The non-paid board of supervisors meets monthly to establish local soil and water conservation priorities based on the needs of the district. The Board chairs work groups to address these priorities through the installation and implementation of best management practices that protect and improve the natural resources within the district. The work is accomplished by partnering with local, state and federal agencies; businesses; and non-profit organizations for technical and financial assistance. . The Division of Soil and Water Conservation administers ACSP, AgWRAP and CCAP, and holds each local board of supervisors accountable to these state programs. Each district is governed by a five-member board of supervisors. Three supervisors are elected on the general ballot as non-partisan candidates during the regular election of county officers, and two are appointed by the NC Soil and Water Conservation Commission upon recommendation of the local district board of supervisors.
All environmental projects must involve contraception or they are mostly damaging diversions.
To promote contraception and oppose most projects that do not involve contraception as polluting distractions. I am also standing (as in England) as a write in candidate for every office, especially the most elitist ones like Judge and Prosecutor; with the exception of those offices in which I have been endorsed (for SWCD) by another candidate on the ballot for that office. Standing for office is a bit more passive than running for office as is customary in the USA, which saves personal energy for doing the job well if and when the time comes.
I oppose experience and qualifications, (a score on which Trump beats Reagan and W.) Though every 55 year old has 55 years of relevant experience.
Contraception! including it's effect on rental housing demand, agricultural demand and used diaper supply. I intend to vote against most conservation projects that do not involve contraception, unless their cost/benefit ratio is in the top 10% AND I believe just before voting that I may have the deciding vote.
Probably consulting. Staff and board members know some clever ways to minimize erosion and and are usually quite willing to share them when asked, however some methods are not cost/effective and do as much to export pollution as to prevent it. For example; where does the plastic come from in plastic silt fence? The Nickel in Hybrid batteries? and the Palladium in catalytic converters?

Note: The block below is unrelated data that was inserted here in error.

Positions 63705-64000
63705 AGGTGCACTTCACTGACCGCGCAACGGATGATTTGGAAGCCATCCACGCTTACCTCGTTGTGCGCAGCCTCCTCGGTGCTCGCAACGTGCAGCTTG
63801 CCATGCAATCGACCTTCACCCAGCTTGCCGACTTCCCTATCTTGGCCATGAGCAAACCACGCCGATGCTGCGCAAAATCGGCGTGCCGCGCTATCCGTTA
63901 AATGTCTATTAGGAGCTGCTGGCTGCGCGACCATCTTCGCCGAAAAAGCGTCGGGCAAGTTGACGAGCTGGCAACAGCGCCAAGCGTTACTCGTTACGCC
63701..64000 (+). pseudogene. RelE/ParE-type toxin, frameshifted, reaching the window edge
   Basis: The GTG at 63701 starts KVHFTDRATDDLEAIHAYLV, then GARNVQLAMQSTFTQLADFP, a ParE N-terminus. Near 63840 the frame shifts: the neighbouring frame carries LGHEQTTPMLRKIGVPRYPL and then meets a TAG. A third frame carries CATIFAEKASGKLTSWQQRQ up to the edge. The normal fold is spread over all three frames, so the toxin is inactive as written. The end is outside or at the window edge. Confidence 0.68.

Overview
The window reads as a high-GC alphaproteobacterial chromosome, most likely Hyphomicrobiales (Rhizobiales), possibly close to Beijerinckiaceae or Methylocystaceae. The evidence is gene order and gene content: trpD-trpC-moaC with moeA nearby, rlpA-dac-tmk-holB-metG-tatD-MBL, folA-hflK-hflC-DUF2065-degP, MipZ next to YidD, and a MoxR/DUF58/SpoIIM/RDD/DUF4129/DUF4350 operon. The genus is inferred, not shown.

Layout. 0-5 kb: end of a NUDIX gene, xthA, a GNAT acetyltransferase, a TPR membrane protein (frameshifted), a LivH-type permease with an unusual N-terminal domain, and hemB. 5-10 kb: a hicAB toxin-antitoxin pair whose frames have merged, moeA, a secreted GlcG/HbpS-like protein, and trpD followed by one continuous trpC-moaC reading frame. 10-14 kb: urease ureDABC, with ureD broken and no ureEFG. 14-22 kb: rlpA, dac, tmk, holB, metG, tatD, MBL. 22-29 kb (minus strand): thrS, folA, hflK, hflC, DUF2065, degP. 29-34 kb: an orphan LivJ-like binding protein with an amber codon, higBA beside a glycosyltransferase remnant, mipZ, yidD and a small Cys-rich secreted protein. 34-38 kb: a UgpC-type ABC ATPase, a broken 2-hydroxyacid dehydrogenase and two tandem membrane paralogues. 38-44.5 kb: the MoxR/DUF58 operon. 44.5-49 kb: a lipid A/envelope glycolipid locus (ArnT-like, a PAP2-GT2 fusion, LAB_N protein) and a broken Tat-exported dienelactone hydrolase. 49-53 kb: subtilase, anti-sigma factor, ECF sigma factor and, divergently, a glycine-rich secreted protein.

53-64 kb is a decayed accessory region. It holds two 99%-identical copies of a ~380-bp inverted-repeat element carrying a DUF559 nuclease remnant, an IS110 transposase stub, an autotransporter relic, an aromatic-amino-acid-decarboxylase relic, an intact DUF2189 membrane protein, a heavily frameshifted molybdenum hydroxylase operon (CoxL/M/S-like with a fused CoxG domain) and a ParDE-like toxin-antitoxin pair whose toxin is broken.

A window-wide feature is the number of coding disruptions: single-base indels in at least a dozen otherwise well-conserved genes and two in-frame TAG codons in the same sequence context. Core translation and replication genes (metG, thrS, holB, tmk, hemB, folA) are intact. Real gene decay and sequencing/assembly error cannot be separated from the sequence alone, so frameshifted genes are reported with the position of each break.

I believe in strong, capable leadership that is willing to commit time and resources to their service
In the broader sense, the function of the Board is to provide leadership and guidance to the Soil and Conservation District as it plans and carries out programs that protect the District’s soil and water resources. The Board works with staff to develop long range strategic plans and annual plans of work that guide the District’s activities. Administratively, the Board has oversight and approval functions of several state conservation cost sharing programs, as well as educational programs. The Board works in a cooperative relationship with the Natural Resources Conservation Service, and the N. C. Division of Soil and Water Conservation to match cost-sharing funding with conservation needs.
I worked as a Soil Conservation Technician with the District and Soil Conservation Service from 1978 to 1980. In 1983, I was hired full time as a Soil Conservationist with the Buncombe SWCD and worked there until 2019 when I retired. I was Director of the Buncombe SWCD for twenty-three of those years. After retirement, I served briefly as an Associate Supervisor on the Board and in March of 2020, I was appointed by the NC Soil and Water Conservation Commission as a Board member to serve out the term of the Board Chairman who resigned due to a move. I am a life-long resident of Buncombe County, having grown up on a farm in Alexander. I graduated from Mars Hill College with a B.A. in 1976.
Two of the most pressing needs are; 1) increasing state cost-sharing funds, especially in the Community Conservation Program (CCAP), and the Agricultural Cost Share Program, and; 2) increasing the availability of engineering assistance for all programs. I will work with the State Association of Soil and Water Conservation Districts to lobby the state for increases in cost-sharing for all programs, but especially the CCAP, which receives minimal funding. Additionally, I will work with the State and the Natural Resources Conservation Service to add engineering staff and to increase the job approval authority of District staff to enable them to do more engineering conservation practices.
Probably the most effective service is Conservation Technical Assistance. This service involves providing professional, science-based technical assistance to a variety of landowners in the County. This can be anything from a telephone consultation to developing a conservation plan for a unit of land or providing engineering plans for a project. This service has been vital to protecting our soil and water resources since the District was chartered in 1951. Cost-sharing for installing conservation best management practices is vital part of this service. Environmental Education and Farmland Preservation are also very important programs that are a top priority for the Board and Staff.